At long last, Alice Munro, the woman and her words, awarded the ultimate literary prize, the Nobel.
She has not spent her life longing for this, or for acclaim, fame, celebrity or the desire to obtain the trappings of a luxurious lifestyle. It’s been about the work, about the perfection of each sentence, within each story.
She tells lifetime events in paragraphs so still and yet so active with life that one reading is never enough. I was given Dance of the Happy Shades by my mother. It was Munro’s first book; she was 37 when it was published. I was 18 years old, and still remember the story, as if I read it yesterday.
Through more than 40 years I have read everything she gave us, waited for each new story, collection, book. Earlier this year she announced she was finished writing, not tired of writing, but done. And it is a job well done, in a career she correctly noted is hard work, not glamorous activity. In Canada, away from the fancy parties, high-end dinners, televisions appearances and all the rest of the glitter that’s become part of the identity of the successful writer, Alice Munro wrote, and wrote and wrote. Her stories make me think in a more nuanced and textured way, have offered a wider world inside the smaller ones she detailed. She made me understand the nobility of this craft.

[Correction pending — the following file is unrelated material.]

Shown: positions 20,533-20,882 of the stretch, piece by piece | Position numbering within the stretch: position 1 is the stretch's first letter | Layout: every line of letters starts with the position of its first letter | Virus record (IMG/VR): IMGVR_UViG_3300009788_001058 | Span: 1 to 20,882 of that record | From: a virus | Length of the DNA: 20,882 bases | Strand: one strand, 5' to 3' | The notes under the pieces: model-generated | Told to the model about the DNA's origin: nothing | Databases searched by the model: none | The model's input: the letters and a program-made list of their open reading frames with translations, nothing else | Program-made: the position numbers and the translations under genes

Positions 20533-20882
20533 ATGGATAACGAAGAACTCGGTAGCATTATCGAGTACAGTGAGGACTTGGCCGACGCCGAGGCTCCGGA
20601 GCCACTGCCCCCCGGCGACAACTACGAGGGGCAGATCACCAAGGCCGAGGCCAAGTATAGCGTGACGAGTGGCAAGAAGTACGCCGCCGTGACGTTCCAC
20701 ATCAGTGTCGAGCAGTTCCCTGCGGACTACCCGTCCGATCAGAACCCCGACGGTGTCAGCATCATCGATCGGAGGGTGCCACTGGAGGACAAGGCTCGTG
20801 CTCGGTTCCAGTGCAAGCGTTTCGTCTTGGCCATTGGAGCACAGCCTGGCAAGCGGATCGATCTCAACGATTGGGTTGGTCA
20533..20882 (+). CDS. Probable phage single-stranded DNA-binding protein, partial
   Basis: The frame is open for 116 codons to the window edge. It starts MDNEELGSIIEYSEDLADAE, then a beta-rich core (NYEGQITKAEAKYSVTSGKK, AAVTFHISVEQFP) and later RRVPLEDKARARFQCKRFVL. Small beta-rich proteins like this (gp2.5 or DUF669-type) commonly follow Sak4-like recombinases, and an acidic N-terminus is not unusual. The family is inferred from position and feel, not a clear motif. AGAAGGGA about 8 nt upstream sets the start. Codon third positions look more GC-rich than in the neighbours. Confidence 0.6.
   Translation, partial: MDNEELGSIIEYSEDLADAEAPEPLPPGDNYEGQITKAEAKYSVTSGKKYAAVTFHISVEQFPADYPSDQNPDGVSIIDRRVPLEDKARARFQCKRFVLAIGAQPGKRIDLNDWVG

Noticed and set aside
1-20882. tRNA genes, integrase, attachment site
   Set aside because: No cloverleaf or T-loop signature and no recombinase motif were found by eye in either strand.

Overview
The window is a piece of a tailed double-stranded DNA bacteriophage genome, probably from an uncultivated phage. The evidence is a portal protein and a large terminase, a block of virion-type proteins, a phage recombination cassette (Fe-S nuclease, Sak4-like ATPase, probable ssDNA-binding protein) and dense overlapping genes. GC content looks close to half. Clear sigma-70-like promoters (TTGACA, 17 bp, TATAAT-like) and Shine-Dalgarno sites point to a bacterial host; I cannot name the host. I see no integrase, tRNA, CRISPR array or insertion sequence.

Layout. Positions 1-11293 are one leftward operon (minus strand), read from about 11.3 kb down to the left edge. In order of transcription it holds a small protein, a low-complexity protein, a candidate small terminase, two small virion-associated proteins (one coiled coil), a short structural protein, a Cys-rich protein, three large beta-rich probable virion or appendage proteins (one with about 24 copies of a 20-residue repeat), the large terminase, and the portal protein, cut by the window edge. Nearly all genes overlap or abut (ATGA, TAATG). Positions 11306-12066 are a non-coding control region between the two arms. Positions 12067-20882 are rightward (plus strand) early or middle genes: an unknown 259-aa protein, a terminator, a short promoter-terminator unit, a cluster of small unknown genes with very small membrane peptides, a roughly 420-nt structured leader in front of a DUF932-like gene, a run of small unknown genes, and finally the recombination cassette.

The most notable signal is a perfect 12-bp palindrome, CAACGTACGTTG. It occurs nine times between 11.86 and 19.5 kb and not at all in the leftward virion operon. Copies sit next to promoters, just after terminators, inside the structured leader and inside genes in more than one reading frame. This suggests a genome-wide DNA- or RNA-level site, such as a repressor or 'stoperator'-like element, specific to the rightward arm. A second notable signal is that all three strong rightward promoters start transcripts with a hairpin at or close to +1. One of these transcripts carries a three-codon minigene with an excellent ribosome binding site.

Alice Munro’s Nobel Prize is a victory for all women, not just writers, published ones or otherwise, but for all of us. Alice Munro gave women’s stories importance — our small and large decisions, triumphs and disappointments. She encapsulated the complexity of relationships, their inherent heartbreak as well as life-affirming connections. She has done this as no other writer in my time. Alice Munro’s stories tell us that we matter, that even if hidden from the urban throb of excitement, women’s lives matter — that we exist – that we continue to hold our place in the continuity of humanity, that we are present in the moment itself.
And so, to Alice Munro, a thank you beyond the power of words to convey, for all you have given so many of us. Celebrate with us as we celebrate you. Your modesty and humility have never failed to move and impress me, but this is your moment to soar. I am floating high above earth on a cloud that says… YES, YES … Alice Munro The Nobel Winner, a woman for all our lives, for all time.